The first question often asked is whether or not customs duties will apply on imports into the UK from Ireland or on import into Ireland from the UK. At this point there is no answer to this question as it will depend on the type of agreement the UK and EU conclude and the scope of that agreement (most agreements have limited applicability to agricultural products).
When people refer to a Hard Brexit or a Soft Brexit it generally refers to the UK being outside the EU/Customs Union/Single Market (Hard Brexit) or remaining part of the Single Market or Customs Union.
In the former case this would mean the UK being treated as a third country subject to standard MFN (WTO) rates. This can range up to 10% for industrial products and up to 50% for agricultural products.
In the case of a soft Brexit however any of the following scenarios could apply:
- The UK and EU agree a Customs Union with the EU – similar to the current arrangement for Turkey. Under the Turkey Customs Union, Turkey agree to adopt the EU’s common external tariffs on third-country imports, as well as all EU preferential trade agreements concluded with third countries. However, Turkey does not have a say in the negotiations of EU Free Trade Agreements with third countries (despite being bound by them in relation to imports). This would mean therefore that the UK apply the EU’s Customs Tariff to all imports into the UK. Goods subsequently imported into the UK or EU would not be subject to an additional duty payment on movement to the other’s territory (subject to an ATR cert to confirm the status of the goods). The UK would be subject to EU Free Trade Agreements (FTA’s) and would have to allow FTA countries preferential access to the UK market (It is to be presumed that they would also easily agree UK access to the FTA countries market).
- EEA (Norway, Iceland, and Lichtenstein)/EFTA (Switzerland) type arrangement.
The EEA countries have full access to the Single Market in the same way as current EU Member states on the basis that all EU single market legislation is fully implemented in their countries. In addition they must apply the four freedoms. EEA countries do not however have a say in the EU decision-making process on relevant EU legislation and policies.Goods can move without customs duties where goods qualify as “originating products” (subject to a EUR1 document to prove originating status).
- Preferential Trade Agreements – The EU has concluded a myriad of trade agreements such as the Canada Trade Agreement and South Korea Trade Agreement. Each agreement is specific to the party and what they agree to. In general however these agreements provide for preferential duty access to each other’s market subject to goods qualifying as “originating” – as per the EEA/EFTA agreements above.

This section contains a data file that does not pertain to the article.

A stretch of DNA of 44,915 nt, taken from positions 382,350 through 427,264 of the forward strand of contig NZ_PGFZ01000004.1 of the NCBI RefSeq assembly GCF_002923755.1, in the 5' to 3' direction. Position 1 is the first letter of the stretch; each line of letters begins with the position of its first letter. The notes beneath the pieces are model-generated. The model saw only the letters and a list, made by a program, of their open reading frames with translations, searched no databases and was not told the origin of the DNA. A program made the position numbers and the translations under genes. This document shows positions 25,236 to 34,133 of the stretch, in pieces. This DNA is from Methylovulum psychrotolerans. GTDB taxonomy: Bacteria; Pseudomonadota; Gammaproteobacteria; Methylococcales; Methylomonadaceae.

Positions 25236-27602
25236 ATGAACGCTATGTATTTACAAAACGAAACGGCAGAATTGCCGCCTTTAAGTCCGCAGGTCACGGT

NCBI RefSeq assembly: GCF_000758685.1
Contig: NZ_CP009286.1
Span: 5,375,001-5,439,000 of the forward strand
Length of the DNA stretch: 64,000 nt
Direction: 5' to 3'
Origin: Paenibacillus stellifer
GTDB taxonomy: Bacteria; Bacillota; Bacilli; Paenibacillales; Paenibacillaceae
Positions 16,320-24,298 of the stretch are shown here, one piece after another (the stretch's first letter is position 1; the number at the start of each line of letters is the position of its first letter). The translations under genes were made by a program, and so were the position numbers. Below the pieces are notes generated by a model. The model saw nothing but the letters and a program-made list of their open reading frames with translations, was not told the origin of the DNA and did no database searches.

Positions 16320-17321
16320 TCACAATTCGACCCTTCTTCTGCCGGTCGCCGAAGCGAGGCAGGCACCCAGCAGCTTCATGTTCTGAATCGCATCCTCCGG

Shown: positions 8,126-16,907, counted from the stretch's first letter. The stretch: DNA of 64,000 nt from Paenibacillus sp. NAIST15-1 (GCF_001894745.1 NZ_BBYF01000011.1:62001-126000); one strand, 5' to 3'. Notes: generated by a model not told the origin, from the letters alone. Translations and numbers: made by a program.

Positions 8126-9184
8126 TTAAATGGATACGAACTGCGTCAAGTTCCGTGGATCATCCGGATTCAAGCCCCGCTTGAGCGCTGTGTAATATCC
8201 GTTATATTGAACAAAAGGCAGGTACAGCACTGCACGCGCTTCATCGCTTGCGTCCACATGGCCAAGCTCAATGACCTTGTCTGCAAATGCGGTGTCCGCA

2. Border Controls
Regardless of the type of agreement concluded, once the UK becomes a non-EU country a customs declaration will still be required on export from the EU and import into the EU. In addition some form of Border control will have to apply.
Even with imports from Turkey, which has a Customs Union with the EU, a SAD is required to be lodged along with an ATR document to prove that goods are in free circulation in the Union.
Similarly with the Norway- Sweden border there are customs controls and the requirement for customs declarations. On the Norway-Sweden border for example there are 10 customs checkpoints with HGVs required to travel via one of these road border crossing points.
However, with an EEA/EFTA type arrangement or a Customs Union then the possibility of an electronic border and customs facilitation stations, as envisaged by Revenue, becomes more likely. While this would simplify the position on the North-South border in terms of movement of goods it does not negate the need for customs compliance and declarations to be submitted to Customs to account for the movement of those goods.
For more information about our partnership with BDO Ireland click here.
BDO Ireland | June 20, 2017 | 2 comments
- When will the UK finally leave the EU?
At present it looks like this will be April 2019. Theresa May intends to trigger article 50 in March and, from this point, there are two years allowed to complete the exit negotiations. This can be extended if all Member States agree.
At the same time the UK need to negotiate a new form of Trade Agreement with the EU. It is generally believed however that this will be difficult to achieve in two years.
- What happens if there is no Trade Agreement in place in April 2019?
This is not fully clear. There is a view that a transitional agreement will be put in place however this will depend on whether the trade negotiations are proceeding well.